In other words, a patentability study can determine if an invention is patent eligible subject matter (U.S.C. § 101), useful (U.S.C. § 101), novel (U.S.C. § 102), and non-obvious (U.S.C. § 103). The claimed invention is compared with the prior art to determine whether it is patent eligible subject matter and whether it is useful, new, and not obvious.

Carson Patents recommends hiring a licensed patent practitioner to conduct a prior art search and patentability study for you. However, if you want to do your own prior art search, we have an article on how to search for prior art.

The Rules and Procedures to Apply for a Patent

The USPTO implements the patent law in 35 U.S.C. through the Code of Federal Regulations (CFR) and the Manual of Patent Examination Procedure (MPEP). There are many rules and procedures to apply for a patent, and all of the details matter. An inventor may file their own patent application, but the process is complex, the documentation must be complete in the proper format, and getting it all correct can be rather very challenging.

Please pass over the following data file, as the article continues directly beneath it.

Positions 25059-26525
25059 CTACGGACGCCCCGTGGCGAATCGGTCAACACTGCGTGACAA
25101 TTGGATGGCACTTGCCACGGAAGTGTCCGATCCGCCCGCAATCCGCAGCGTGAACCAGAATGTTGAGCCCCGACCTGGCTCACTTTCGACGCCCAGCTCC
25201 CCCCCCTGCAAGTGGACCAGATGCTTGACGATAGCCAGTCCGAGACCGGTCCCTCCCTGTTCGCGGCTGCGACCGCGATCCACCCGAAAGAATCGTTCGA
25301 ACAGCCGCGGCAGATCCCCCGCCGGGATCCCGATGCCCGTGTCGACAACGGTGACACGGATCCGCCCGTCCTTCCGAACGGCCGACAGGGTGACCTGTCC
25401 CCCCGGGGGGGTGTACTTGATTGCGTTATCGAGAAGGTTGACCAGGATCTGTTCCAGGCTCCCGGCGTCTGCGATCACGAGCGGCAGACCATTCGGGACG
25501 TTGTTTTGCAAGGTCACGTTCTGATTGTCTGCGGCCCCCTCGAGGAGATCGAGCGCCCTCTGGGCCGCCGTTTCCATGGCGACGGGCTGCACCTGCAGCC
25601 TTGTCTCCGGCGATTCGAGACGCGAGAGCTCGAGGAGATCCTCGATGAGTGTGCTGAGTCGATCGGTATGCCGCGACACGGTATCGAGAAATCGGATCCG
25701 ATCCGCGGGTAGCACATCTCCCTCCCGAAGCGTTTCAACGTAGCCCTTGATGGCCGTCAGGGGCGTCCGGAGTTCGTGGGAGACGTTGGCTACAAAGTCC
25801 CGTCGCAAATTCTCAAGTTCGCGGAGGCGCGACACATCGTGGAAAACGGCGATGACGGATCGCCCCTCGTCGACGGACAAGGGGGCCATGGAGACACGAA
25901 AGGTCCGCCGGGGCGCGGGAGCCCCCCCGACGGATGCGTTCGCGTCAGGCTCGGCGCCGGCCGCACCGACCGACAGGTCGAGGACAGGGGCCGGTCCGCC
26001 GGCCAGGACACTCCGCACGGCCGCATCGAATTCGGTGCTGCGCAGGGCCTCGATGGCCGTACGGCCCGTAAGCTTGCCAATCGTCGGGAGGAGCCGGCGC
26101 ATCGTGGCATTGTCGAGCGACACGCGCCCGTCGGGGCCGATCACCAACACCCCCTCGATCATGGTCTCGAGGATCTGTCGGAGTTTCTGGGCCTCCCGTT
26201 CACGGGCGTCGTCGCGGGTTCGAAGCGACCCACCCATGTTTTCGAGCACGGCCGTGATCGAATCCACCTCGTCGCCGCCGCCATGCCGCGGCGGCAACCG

The applicable title in the CFR for patents, trademarks, and copyrights is Title 37, referred to as 37 CFR. This title is divided into four chapters, each divided into subchapters and parts that address all the rules to implement patent law. An empty fifth chapter is reserved for future use. 

Title 37 – Patents, Trademarks, and Copyrights

  • CHAPTER I—United States Patent and Trademark Office, Department of Commerce 
  • CHAPTER II—U.S. Copyright Office, Library of Congress
  • CHAPTER III—Copyright Royalty Board, Library of Congress
  • CHAPTER IV—National Institute of Standards and Technology, Department of Commerce